NOMINEE: This proposal describes a three year training program to develop a candidate's academic career in Vascular Surgery centered at a VA medical center. The candidate spent 3 years in formal research training at the Minneapolis VA with an NIH F32 NRSA fellowship grant working on intimal hyperplasia, a pathologic form of vascular remodeling after surgical injury. From the fellowship, the candidate published 15 peer-reviewed publications, 8 as first author and 6 directly related to the NRSA project. The fellowship led to the successful defense of a PhD thesis. The candidate has continued his research interests through a translational approach to vascular remodeling assessing the mechanisms of vein remodeling after arteriovenous fistula (AVF) construction for renal failure patients. In the past year, the candidate has published 3 peer-reviewed manuscripts related to this area, 1 as first author. HYPOTHESIS: The candidate plans to test the hypothesis that monocyte-endothelial cell adhesion followed by transmigration induces endothelial barrier injury and impairs Matrix Metalloproteinase (MMP) production and activity, leading to the failure of AVF maturation. SPECIFIC OBJECTIVES: (1) To evaluate the biomarker role of MMPs and monocyte adhesion molecules in the blood and vein segment of hemodialysis patients for predicting AVF maturation. (2) To investigate the molecular mechanisms of monocyte-endothelial cell interactions in endothelial barrier dysfunction and MMP dysregulation, leading to fistula failure.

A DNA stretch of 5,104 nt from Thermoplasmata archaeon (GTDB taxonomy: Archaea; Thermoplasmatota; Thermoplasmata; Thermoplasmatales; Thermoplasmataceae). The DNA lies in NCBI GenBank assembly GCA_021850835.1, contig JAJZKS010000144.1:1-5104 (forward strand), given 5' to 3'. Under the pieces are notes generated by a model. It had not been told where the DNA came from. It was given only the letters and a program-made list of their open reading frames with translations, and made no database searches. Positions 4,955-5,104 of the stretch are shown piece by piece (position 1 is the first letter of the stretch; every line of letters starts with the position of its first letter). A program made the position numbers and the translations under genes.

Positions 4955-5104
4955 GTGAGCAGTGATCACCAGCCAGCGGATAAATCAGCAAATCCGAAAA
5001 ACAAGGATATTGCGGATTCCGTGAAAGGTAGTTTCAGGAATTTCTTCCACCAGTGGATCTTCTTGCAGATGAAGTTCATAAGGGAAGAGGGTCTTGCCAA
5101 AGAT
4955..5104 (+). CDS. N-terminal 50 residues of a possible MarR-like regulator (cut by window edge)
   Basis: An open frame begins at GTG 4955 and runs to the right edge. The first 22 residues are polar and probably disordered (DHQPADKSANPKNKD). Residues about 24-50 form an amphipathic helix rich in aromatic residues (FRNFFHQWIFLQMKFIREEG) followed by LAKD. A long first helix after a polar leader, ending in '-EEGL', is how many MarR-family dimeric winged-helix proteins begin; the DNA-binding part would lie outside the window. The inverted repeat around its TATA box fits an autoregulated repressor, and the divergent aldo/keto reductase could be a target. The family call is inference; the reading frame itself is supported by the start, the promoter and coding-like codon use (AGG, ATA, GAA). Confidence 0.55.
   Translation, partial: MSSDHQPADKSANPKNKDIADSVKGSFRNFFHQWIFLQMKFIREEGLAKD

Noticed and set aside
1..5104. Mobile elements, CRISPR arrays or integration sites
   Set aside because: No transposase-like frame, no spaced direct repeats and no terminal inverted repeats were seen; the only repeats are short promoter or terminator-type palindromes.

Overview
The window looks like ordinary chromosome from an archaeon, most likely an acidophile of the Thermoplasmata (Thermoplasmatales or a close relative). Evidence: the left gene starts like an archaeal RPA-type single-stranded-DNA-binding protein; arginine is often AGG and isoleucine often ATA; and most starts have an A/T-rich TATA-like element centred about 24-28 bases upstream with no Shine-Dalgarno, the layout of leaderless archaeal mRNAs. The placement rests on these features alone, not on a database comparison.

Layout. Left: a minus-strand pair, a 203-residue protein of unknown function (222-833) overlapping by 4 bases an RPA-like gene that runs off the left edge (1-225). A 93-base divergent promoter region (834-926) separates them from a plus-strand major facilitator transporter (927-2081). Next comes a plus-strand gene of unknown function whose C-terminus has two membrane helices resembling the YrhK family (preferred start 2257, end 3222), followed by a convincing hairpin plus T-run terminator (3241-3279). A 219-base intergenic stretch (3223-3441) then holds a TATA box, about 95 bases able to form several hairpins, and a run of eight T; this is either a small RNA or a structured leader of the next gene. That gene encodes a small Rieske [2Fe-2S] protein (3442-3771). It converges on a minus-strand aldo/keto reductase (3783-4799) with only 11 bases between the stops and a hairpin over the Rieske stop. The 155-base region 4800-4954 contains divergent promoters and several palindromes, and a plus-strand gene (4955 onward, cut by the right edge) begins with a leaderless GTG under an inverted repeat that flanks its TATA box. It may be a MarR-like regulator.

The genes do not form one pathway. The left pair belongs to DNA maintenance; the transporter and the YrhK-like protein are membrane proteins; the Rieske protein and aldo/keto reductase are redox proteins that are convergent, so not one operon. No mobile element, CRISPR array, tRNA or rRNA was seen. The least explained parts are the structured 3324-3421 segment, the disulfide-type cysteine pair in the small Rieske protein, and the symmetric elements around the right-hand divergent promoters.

A vascular procedure where failure is more common (30-60% failure rate) than success is the surgical construction of a mature autogenous AVF for hemodialysis access. This project emphasizes the interactive roles of blood cells and endothelial cells in vascular injury, with a practical view on the identification of new diagnostic tools and molecular targets for improved AVF outcome. SUBJECT POPULATION: All Veteran patients with renal insufficiency or renal failure. PROCEDURES TO BE USED: Molecular analyses will be performed in vein segments and blood from patients undergoing hemodialysis access surgery. The following experimental procedures will be used to test the stated hypothesis: 7 Isolation and purification of monocyte isolation from peripheral blood. 7 Gelatinase zymography and Western immunoblot quantification of protein (MMPs) expression. 7 Flow cytometric measurement of adhesion molecules 7 Electric Cell-substrate Impedance Sensing (ECIS) technique 7 Transwell assays of monocyte transendothelial migration and endothelial permeability 7 Biostatistics: Multivariate analysis and survival analysis (vein maturation and duration) 7 Patient management and case report form management. SIGNIFICANCE OF POTENTIAL NEW FINDINGS: Important insight can be gained in describing the mechanism for vein remodeling after AVF construction. If reliable biomarkers can be developed, certain patients could potentially be selected for alternative hemodialysis access such as a primary bridge graft. Furthermore, greater insight into the mechanism could lead to clinical trials evaluating medical therapies that decrease monocyte-endothelial cell interactions, such as statins. If successful, maturation rates for AVF would improve and the need for repeat surgery minimized.